The Rapidian

Not just an eyeful - ArtPrize finalists that actually encourage meditation

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"To see or not to see. That's the question."
Karl Gude, Michigan State University, via Twitter

In the midst of all the hubbub and hurly burly of ArtPrize, it's easy to lose the art. The social experiment part of the event seems like a success, but the energy generated by the large crowds juxtaposed with the sheer overload of works of dodgy quality sometimes makes the art feel like an afterthought. It's great that so many people are looking at so much art. But how much of it are we seeing?

Especially when it comes to the busy weekend peak times, and especially when it comes to the pieces in the top 10, it can be difficult to engage the art and give it the proper attention. Fortunately, two of the best of this year’s ArtPrize top 10 draw their power from encouraging deep meditative states.

Beili Liu’s “Lure/Wave” is a meditation on interconnectedness. The red discs connected to one another by long threads bring to mind the color of blood. The soft air currents in the installation evoke the breath that animates and connects us all. It is a work that feels alive, subtly reacting to each ephemeral moment. Staking out a spot by the window and looking at "Lure/Wave" for a long time — five or 10 minutes — while the crowds bustle by is an amazing experience (and how this writer decided that this piece would get his precious final round vote). 

In a similar vein, Young Kim wrote in his artist statement that his work “continually revolves around meditation over time, memory, and the state of the human condition.” His entry this year, “salt & earth (garden for Patricia),” once again presents a potent reflection on the impermanence of existence. It is a work of impressive technical prowess and conceptual depth. But “salt & earth” feels somehow lesser than last year's entry.

Part of that diminution may be due to the installation’s location. Kim's 2009 breakout work at 45 Ottawa drew part of its effectiveness from its spacious, raw urban environment, which enhanced the contemplative nature of the work. Because of all the attention he received last year, now he’s in the high-traffic Grand Rapids Art Museum. On Friday night, there were lines snaking throughout the building. Wall-to-wall humanity filed through quickly, ritually circumambulating the piece in some claustrophobic ritual. That kind of setting shuts down deep reflection and replaces it with an anxious feeling. It's not the fault of Young Kim, the GRAM, or the audience. But, sadly, it does make it harder to engage the work to its full potential.

I've heard arguments that Kim's entry this year is lacking because it is derivitive of his previous work. That's a bogus argument, though. Kim’s work is reminiscent of Tibetan sand mandalas — an ancient artform that has lost none of its ability to communicate and inspire. This year, we’re fortunate to have a real sand mandala constructed by a Tibetan monk as an ArtPrize entry. If you like “salt & earth,” it is worth making the trek over to Grand Central Market to view Geshe Ngarampa Thupten Tsondu’s work, which itself is a gorgeous meditation on impermanence. In both cases, the artists spent time and careful attention creating something that will deteriorate and ultimately be swept up and cease to exist — much like all of us.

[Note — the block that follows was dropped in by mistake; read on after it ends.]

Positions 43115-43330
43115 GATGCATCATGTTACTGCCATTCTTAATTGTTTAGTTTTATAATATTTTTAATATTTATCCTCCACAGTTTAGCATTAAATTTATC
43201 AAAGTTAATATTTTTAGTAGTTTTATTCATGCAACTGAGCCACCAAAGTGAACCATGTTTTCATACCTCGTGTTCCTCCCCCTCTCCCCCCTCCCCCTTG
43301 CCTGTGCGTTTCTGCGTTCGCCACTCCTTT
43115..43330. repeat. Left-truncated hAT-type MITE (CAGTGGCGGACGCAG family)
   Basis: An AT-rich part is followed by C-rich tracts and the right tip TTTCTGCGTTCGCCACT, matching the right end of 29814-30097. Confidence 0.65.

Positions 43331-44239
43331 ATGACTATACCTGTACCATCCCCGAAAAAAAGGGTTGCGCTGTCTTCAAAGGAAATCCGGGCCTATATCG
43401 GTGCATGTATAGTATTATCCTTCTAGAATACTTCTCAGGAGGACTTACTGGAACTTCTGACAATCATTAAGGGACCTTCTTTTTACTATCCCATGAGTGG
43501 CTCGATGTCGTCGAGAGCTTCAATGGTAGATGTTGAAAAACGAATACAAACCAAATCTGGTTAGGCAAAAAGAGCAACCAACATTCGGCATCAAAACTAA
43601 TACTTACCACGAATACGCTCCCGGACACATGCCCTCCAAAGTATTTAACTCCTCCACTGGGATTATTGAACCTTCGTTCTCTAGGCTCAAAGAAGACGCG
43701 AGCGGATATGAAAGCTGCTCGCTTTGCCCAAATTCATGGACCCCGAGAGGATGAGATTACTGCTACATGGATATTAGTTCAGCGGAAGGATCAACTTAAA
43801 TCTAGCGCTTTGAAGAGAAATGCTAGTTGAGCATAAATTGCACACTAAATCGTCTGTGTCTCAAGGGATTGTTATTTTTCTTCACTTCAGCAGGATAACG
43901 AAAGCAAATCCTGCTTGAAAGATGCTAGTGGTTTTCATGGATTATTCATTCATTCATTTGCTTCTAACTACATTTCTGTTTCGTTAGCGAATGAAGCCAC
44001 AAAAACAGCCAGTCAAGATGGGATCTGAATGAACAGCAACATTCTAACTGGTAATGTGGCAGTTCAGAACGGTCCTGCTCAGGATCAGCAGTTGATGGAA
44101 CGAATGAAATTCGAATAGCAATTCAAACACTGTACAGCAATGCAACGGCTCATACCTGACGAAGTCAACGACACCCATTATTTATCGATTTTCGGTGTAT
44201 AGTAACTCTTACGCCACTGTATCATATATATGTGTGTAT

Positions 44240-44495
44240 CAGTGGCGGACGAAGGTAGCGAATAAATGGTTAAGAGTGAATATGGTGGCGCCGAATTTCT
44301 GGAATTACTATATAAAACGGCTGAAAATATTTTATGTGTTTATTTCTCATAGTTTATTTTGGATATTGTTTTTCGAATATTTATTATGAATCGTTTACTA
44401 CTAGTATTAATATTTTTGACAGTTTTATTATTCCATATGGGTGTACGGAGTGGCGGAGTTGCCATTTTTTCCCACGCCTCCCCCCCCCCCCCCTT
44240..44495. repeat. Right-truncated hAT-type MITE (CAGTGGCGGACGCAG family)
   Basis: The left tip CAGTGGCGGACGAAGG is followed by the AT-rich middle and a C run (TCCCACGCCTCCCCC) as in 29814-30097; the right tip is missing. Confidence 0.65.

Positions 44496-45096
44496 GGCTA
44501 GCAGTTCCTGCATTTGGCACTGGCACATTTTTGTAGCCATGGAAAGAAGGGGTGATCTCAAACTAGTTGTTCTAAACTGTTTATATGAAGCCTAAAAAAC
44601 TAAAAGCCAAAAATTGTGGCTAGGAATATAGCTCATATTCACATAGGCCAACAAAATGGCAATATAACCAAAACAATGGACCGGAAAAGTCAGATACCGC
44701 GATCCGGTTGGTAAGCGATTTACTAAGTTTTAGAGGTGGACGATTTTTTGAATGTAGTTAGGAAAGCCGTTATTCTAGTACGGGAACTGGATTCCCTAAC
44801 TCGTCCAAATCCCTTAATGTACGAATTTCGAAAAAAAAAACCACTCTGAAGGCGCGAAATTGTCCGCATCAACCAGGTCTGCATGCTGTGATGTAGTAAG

Those brief moments of realization, when the observer and the observed fall away — those are the moments when we move beyond looking and start seeing. All it takes is slowing down a bit.

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Comments

brian, it is fabulous to note that there CAN actually be meditative qualities amongst the circusy bullshit of this event.  having said that, can others add to entries that would potentially fall under this category, but did not make the top 10?  i'd like to see them, but was so overwhelmed by mass amounts of people and moving elephant heads, that i've only found little treasures by happening upon them.  really.  so... allow me to start with just one:

'the scar project' by nadia myre.  myre is a canadian artist exploring ways in which people forgive, and in which they are/have been scarred.  over 400 small canvases are on display at kendall college right now, half of which were actually created by grand rapids participants during artprize.  myre asks people to sit down and stitch a scar (physical or emotional) onto a small canvas that she provides (10 x 10"), and then write a brief description to accompany the work.  the result is an emotionally moving, visually stunning body of work, where (if you allow yourself) the viewer can be connected with the numerous experiences (and scars) of our neighbors.  

if the space is too emotionally overwhelming, or you are the type that needs quiet space to digest work (okay, hi), have a look at her book where text and images rest side-by-side, and you have time (and privacy) to feel as much as you'll allow.

ok, for a better description, look here:

http://www.artprize.org/artists/public-profile/49862

 

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